07:25 GMT05 June 2020
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    The US Senate voted on Thursday to end any and all military support for the Saudi Arabian-led coalition in the Yemen War, which has produced the worst humanitarian crisis on Earth and inflicted food shortages and disease on the population of what was already the Middle East’s poorest country.

    Under the resolution passed by the Senate, the White House must withdraw all of the Pentagon's forces from the Yemeni theater within 30 days or seek authorization from Congress for forces to be deployed. The bill did contain a provision stipulating that American forces fighting Al-Qaeda in Yemen would not be subject to the removal order.

    Though the data are piecemeal, estimates indicate that the 3.5-year armed conflict has killed at least 57,538 people, AP reported in November, noting that this estimate is likely to increase to 70,000 or 80,000 once death tolls from the first nine months of 2015 are analyzed. The death count — which includes combatant and civilian deaths — likely underestimates the true tally because of how difficult it is to obtain reliable data on the number of deceased, AP pointed out.

    Kathy Kelly, co-coordinator of Voices for Creative Nonviolence, joined Radio Sputnik's Loud & Clear on Friday to discuss the evolving situation in Yemen.

    ​"It's come too late, and yet, I think this is an indicator that messages are now being sent, much clearer messages than had been sent before," Kelly said, "about the anger and frustration over the slaughter of children in Yemen, over the support for warring parties in Yemen."

    One of the most infamous examples of indiscriminate killing by Saudi warplanes occurred in early August, when a Saudi-coalition jet launched a US-made bomb at a school bus in the Yemeni city of Dahyan, claiming the lives of 40 children. The incident was so blatantly and transparently tragic and preventable that even CNN and MSNBC finally angled their lenses toward Yemen after turning a blind eye to the mayhem there for years, Sputnik reported. After all, what does one expect to happen when dropping a bomb on a school bus?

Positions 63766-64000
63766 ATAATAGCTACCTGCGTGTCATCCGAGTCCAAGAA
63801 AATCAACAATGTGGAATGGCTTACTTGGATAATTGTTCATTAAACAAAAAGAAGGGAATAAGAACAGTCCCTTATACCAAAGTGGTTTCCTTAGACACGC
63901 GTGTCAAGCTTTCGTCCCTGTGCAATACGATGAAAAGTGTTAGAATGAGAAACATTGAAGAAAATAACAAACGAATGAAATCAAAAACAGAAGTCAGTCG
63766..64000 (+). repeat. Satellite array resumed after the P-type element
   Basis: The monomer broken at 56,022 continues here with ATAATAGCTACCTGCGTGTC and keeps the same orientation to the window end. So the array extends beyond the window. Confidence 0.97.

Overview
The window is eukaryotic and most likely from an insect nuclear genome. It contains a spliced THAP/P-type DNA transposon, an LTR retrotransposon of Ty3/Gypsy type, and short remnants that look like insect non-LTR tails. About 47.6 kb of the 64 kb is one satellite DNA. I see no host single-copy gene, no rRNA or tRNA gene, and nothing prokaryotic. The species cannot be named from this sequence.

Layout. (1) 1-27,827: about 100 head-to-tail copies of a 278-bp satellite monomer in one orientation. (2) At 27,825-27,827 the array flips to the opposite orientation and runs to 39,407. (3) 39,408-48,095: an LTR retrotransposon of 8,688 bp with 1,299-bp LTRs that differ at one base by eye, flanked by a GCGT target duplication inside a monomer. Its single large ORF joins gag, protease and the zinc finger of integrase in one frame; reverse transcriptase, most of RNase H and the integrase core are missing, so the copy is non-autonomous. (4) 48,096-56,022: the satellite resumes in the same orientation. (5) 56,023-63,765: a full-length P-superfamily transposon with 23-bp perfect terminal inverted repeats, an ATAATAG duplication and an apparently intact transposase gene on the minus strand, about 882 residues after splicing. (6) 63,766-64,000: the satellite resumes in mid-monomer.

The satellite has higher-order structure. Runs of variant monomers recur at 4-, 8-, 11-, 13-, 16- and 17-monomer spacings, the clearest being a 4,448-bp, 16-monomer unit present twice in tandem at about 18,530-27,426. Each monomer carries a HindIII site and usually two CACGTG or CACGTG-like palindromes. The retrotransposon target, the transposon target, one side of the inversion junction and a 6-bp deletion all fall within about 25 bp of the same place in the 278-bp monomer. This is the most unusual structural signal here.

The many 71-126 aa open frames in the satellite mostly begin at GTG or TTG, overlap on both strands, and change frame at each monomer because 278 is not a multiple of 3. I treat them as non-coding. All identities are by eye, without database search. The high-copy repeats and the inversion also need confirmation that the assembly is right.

Amnesty International has called the Yemen War "the Forgotten War," but apathy has now given way to a wave of dismayed awareness, the peace activist told Sputnik. "The combination of the Senate vote, the fact that in three weeks a Democratic Congress will be in power and very important negotiations over the port city of Hodeidah [are being held]… it certainly is clear that many more people are aware of, and alarmed by, and really sorrowful over the killing of so many people in Yemen," Kelley said.

    A blockade and siege of Hodeidah would choke Yemen of sorely needed food imports in what could be a metaphorical final straw for the 14 million Yemenis the United Nations reports are already enduring "pre-famine conditions." On Thursday, however, some justification for hope emerged, as the warring parties reportedly agreed to a ceasefire in the port city during talks in Sweden. UN chief Antonio Guterres hailed the ceasefire, stating that the truce was "the best opportunity in years to move towards the political solution the people of Yemen urgently need." Still, the UN officials say monitoring is needed to ensure the ceasefire, and scattered reports were made of fighting on the outskirts of the port town on Friday.

    Though many innocents have died during the years-long conflict, the Dahyan attack in particular woke up American senators like Chris Murphy (D-CT) to the ongoing atrocities in Yemen — in addition to Washington's complicity and aid to the coalition responsible for the Yemen's destruction. Murphy was one of the few voices in Washington to finally speak out about US involvement in Yemen, which for years included targeting assistance, intelligence sharing and free aerial refueling for Saudi-coalition aircraft.

    "It is as clear as day that the Saudi-led coalition is recklessly — and likely intentionally — killing innocent civilians and children, and they're doing it with US bombs and so-called targeting assistance," Murphy said in September, about a month after the vicious school bus massacre in Dahyan.

    An eclectic collection of the elderly Democratic Socialist Bernie Sanders, the loud libertarian Rand Paul (R-KY), and Mike Lee (R-UT) were the first three senators to co-sponsor S.J. Resolution 54, which cruised through the Senate Thursday, Sputnik reported.

    Since armed engagement started in 2015, civilian casualties have been increasing in Yemen, not decreasing, with almost every year becoming more deadly than the previous, Sputnik has reported.

    "There's a grassroots movement going on across this country that's steadfastly communicating that they don't want to continue having any part in this war, or in the starvation and the possible famine," said Kelly, who spoke with Sputnik Radio from Chicago.

    The Senate also voted unanimously to condemn and hold responsible Saudi Arabian Crown Prince Mohammad bin Salman for the murder of Washington Post columnist Jamal Khashoggi, whose body was reportedly dismembered by Saudi operatives wielding bonesaws at the Saudi consulate in Istanbul, Turkey. Bin Salman, sometimes referred to by his initials "MBS," has gained notoriety as the ‘architect' of the Yemen War. He is also the Saudi minister of defense.

    The views and opinions expressed in the article do not necessarily reflect those of Sputnik.


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